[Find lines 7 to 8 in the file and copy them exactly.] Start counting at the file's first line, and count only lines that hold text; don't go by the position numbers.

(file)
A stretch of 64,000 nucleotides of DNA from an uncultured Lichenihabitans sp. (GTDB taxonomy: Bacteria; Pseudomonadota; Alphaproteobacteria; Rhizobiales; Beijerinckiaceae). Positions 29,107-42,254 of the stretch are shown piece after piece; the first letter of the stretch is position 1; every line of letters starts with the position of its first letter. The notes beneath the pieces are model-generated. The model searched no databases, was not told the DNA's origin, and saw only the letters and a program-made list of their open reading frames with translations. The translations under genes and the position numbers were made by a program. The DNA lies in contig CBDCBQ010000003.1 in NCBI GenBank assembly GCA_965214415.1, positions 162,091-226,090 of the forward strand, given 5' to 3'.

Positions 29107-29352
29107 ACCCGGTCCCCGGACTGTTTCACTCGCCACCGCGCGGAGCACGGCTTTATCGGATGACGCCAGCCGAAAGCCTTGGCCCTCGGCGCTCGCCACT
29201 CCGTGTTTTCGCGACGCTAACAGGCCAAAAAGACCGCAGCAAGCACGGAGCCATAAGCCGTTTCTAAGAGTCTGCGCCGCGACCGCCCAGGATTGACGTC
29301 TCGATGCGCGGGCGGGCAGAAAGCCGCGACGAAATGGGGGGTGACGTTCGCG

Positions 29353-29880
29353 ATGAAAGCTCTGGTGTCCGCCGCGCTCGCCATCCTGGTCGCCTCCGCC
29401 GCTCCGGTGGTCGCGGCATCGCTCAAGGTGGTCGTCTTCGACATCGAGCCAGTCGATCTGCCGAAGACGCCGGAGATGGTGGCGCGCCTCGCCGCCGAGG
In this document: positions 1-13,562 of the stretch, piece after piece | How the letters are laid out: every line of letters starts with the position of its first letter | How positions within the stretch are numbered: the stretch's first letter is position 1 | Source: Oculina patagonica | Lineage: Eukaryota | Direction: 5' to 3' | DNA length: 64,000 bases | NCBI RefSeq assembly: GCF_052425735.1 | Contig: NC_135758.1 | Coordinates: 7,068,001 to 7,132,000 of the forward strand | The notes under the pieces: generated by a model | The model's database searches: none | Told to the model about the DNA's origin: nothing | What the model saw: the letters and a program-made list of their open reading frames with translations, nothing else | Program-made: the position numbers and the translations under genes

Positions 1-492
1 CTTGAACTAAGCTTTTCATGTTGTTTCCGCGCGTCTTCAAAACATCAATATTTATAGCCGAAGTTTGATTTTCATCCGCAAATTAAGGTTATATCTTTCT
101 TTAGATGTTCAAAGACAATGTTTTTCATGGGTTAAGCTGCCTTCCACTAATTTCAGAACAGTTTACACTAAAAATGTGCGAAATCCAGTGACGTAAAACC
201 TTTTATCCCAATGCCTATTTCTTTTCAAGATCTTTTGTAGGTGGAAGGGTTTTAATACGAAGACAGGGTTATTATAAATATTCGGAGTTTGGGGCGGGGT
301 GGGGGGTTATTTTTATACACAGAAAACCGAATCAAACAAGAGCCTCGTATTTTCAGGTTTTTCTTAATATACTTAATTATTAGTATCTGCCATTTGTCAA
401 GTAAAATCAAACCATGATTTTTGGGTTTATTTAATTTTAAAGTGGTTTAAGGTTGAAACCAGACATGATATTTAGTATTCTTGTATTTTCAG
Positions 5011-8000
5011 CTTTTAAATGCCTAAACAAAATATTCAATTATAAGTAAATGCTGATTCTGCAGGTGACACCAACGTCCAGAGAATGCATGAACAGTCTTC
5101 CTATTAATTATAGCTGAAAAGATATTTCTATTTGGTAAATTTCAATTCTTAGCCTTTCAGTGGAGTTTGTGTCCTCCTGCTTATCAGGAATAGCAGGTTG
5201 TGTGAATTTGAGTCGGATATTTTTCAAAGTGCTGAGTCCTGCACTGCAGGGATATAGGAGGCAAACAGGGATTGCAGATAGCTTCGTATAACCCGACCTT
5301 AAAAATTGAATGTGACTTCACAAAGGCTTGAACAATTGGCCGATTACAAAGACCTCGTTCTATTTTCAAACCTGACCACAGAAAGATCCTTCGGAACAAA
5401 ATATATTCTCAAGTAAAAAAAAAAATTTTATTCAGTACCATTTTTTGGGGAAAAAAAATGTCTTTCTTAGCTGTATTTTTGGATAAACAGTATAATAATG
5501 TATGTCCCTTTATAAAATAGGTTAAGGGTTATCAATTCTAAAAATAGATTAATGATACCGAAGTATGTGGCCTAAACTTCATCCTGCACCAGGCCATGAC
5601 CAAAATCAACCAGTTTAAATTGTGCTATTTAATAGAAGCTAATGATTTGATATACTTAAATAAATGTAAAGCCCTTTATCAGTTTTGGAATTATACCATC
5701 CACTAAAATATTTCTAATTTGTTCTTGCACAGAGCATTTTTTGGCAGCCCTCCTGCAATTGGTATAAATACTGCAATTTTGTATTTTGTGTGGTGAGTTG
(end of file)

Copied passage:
29353 ATGAAAGCTCTGGTGTCCGCCGCGCTCGCCATCCTGGTCGCCTCCGCC
29401 GCTCCGGTGGTCGCGGCATCGCTCAAGGTGGTCGTCTTCGACATCGAGCCAGTCGATCTGCCGAAGACGCCGGAGATGGTGGCGCGCCTCGCCGCCGAGG